Uwe Boll’s Fat Superheroine Movie Can Kiss My…Well, Read On

Uwe Boll is a boil on the ass of the movie industry, yet people still continue to fund his films. He is the “genius” behind movies like Alone in the Dark, Bloodrayne and In The Name of The King. While some people are hit-or-miss, Boll tends to be straight-up miss.

Generally I find him just flat out ridiculous. He makes bad movies. Whatever. But now, he’s actually done something to make me genuinely upset.

His next project is Blubberella. A movie about a fat superheroine. With the tag-line “The first female fat superhero …She will kick major ass – with her major ass …”


Okay, so let’s get something out of the way: I don’t necessarily think a film featuring a heavy superheroine is a bad idea. I think, handled well, it could end up being very subversive and could make a lot of points about our cultural aesthetic of beauty and the size-ism it promotes. I think, even as an underground movie, it would be something extremely refreshing.

But…notice that caveat: handled well. Already, Boll’s movie is pretty clearly not headed there. The character’s name is “Blubberella?” The tagline is a fat joke? What does this teach us?

1. Fat girls, even if they are the heroine of something, are a joke. Even other movies that have claimed they were “handling the topic of inner beauty and perception” have resorted to numerous “LOL OMG SHE’S FAT!” jokes (Shallow Hal, anyone?).

2. Women, especially heavy women, are defined by their weight. This movie is not about a superheroine who happens to be overweight, she is a Fat Superheroine. Her defining feature? Fat. Her name even indicates this. And remember, fat is funny.

3. It’s just a joke, so if you’re offended, you’re probably a fat girl (actually, I am). Which means you are a joke defined by your weight, so nothing you say could have any baring on anything. You’re fat.

I know this probably doesn’t seem like a big deal. It’s a crappy movie from a crappy director and will likely not make any money. But it upsets me because this isn’t an isolated case. Most heavy women we see in media are side kicks. If they are the lead in something, they aren’t really to be taken seriously. And odds are, if they are a heavy woman in a sitcom, then at least 45% of their storylines/episodes will in some way revolve around dieting/weight loss/feeling bad for not losing weight.

Which doesn’t mean women of an average or smaller size get off easily. They’re still subjected to roles and stories where they complain about how they look. They’re not thin enough, they’re not curvy enough, they’re not RIGHT. The mainstream media, and society as a whole, does a lot to make women feel BAD about themselves, sometimes even under the guise of trying to help women feel BETTER about themselves. Any time I see some campaign about “[x] women are REAL WOMEN,” regardless of how empowering it’s meant to be, it upsets me. Because ALL OF US ARE REAL WOMEN. But I’ve ranted about THAT elsewhere.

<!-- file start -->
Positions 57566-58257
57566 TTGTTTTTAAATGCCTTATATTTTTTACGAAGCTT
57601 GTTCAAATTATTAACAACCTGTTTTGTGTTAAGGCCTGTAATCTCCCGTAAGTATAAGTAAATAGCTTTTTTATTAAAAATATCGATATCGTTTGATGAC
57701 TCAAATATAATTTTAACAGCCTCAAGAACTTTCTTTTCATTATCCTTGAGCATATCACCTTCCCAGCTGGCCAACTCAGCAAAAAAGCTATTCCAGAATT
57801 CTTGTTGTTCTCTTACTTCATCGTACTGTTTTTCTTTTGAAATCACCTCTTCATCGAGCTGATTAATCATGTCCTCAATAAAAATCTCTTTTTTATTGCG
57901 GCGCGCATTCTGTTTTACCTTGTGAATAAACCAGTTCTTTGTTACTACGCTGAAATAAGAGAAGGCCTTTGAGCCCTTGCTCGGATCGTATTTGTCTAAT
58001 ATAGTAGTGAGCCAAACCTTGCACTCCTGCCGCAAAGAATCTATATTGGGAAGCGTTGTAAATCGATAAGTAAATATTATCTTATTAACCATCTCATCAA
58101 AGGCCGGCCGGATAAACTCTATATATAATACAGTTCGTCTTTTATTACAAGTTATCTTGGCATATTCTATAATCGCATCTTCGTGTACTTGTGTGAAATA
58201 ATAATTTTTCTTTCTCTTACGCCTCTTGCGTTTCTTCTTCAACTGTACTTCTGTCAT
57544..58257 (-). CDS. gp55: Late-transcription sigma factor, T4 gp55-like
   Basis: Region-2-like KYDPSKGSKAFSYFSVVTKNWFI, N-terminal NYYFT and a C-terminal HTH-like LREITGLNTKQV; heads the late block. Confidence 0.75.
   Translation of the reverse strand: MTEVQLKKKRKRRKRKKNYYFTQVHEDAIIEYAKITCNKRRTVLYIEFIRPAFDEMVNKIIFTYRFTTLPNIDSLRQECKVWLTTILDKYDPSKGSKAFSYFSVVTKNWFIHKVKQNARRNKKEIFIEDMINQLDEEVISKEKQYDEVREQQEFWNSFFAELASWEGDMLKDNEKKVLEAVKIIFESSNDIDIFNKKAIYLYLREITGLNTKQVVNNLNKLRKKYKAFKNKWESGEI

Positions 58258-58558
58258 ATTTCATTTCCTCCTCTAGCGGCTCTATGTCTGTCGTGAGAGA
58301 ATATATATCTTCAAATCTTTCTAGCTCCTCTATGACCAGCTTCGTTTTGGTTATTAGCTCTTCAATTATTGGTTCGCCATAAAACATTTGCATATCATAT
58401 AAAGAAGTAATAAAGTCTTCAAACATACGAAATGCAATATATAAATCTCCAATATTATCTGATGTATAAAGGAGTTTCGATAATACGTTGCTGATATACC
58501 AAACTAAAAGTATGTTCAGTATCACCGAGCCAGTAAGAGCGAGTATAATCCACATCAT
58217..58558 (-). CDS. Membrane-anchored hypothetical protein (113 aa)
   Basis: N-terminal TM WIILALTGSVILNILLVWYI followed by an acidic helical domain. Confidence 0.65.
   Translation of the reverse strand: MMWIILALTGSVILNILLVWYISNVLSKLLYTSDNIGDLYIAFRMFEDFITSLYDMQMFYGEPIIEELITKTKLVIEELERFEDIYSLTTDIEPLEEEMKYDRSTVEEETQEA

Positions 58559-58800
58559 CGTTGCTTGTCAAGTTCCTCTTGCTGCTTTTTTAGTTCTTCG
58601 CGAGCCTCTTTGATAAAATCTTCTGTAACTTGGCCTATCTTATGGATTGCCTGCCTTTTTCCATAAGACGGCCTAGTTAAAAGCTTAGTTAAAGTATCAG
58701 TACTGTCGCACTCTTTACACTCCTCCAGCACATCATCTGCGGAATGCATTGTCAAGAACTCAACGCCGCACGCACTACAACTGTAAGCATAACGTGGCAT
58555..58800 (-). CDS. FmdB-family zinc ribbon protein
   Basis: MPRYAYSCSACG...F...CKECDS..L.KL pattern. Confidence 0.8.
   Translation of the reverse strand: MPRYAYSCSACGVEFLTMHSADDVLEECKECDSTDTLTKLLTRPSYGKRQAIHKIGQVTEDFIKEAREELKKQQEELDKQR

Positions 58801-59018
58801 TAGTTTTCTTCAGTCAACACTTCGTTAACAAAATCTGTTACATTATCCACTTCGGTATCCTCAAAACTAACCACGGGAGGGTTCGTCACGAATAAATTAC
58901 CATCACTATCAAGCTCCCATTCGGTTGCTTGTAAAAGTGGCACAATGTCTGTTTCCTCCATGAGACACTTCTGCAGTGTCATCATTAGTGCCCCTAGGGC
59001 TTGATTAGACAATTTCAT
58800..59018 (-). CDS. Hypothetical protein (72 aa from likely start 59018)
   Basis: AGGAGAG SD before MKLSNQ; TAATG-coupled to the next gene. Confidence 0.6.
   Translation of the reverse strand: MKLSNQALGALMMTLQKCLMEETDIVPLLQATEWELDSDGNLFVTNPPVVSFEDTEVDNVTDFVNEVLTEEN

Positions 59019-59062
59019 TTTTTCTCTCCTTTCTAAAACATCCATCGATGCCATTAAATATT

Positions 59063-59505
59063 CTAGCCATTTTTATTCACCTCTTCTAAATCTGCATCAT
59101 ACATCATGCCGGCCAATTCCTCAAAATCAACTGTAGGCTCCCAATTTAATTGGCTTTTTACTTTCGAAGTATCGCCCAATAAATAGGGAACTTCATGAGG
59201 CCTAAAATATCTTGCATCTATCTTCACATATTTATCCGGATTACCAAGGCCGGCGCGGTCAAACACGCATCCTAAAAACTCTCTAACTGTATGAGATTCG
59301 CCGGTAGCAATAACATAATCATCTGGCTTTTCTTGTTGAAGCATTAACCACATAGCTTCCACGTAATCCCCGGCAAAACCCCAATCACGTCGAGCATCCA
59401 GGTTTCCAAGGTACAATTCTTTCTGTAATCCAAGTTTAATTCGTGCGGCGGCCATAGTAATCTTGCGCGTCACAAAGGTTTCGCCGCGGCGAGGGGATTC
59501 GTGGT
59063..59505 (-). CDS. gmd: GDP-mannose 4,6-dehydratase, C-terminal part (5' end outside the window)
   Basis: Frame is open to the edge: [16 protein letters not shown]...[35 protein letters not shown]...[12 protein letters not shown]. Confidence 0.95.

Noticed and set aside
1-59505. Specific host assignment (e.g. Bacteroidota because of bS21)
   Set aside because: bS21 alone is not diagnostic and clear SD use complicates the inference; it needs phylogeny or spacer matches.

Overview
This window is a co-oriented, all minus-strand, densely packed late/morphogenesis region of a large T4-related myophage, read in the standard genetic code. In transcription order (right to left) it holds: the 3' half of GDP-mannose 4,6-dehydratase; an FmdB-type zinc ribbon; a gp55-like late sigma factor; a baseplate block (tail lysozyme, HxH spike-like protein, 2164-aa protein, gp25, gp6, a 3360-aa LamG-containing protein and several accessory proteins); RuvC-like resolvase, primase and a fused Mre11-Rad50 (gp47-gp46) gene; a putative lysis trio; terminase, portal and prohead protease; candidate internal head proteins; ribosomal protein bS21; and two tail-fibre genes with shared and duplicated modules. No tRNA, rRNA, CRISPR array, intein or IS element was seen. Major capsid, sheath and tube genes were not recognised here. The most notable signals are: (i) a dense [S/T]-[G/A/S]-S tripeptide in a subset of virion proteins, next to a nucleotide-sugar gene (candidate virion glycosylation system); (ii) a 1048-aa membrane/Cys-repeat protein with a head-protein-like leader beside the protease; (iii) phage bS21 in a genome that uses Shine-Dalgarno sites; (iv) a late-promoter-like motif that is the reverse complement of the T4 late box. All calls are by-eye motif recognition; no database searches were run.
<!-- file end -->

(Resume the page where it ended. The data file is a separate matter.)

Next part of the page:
I will, however, quote some statistics at you. All from Do Something.org:

  • A study found that 53% of thirteen-year-old American girls are unhappy with their bodies. This number grows to 78% by the time girls reach seventeen.
  • In the U.S., eating disorders are more common than Alzheimer’s disease: five to ten million people have eating disorders compared to four million with Alzheimer’s disease.
  • Anorexia has the highest premature mortality rate of any psychiatric disorder. The majority of deaths are due to physiological complications.
  • Americans spend over $40 billion on dieting and diet-related products each year.
  • Over one-half of teenage girls and nearly one-third of teenage boys use unhealthy weight control behaviors such as skipping meals, fasting, smoking cigarettes, vomiting and taking laxatives.

With these sort of trends, can we really continue to re-enforce this stuff through a media that continues to work to make us feel unhappy with ourselves?

What upsets me the most about this Boll movie, other than the fact that someone still thinks letting Uwe Boll make movies is a good idea, is that I’m sure, somehow, he thinks that it’s progressive. That this is going to be a powerful statement about body image.

Mr. Boll, let me take this chance to make a powerful statement INVOLVING body image. Actually, lemme let Tyra say it: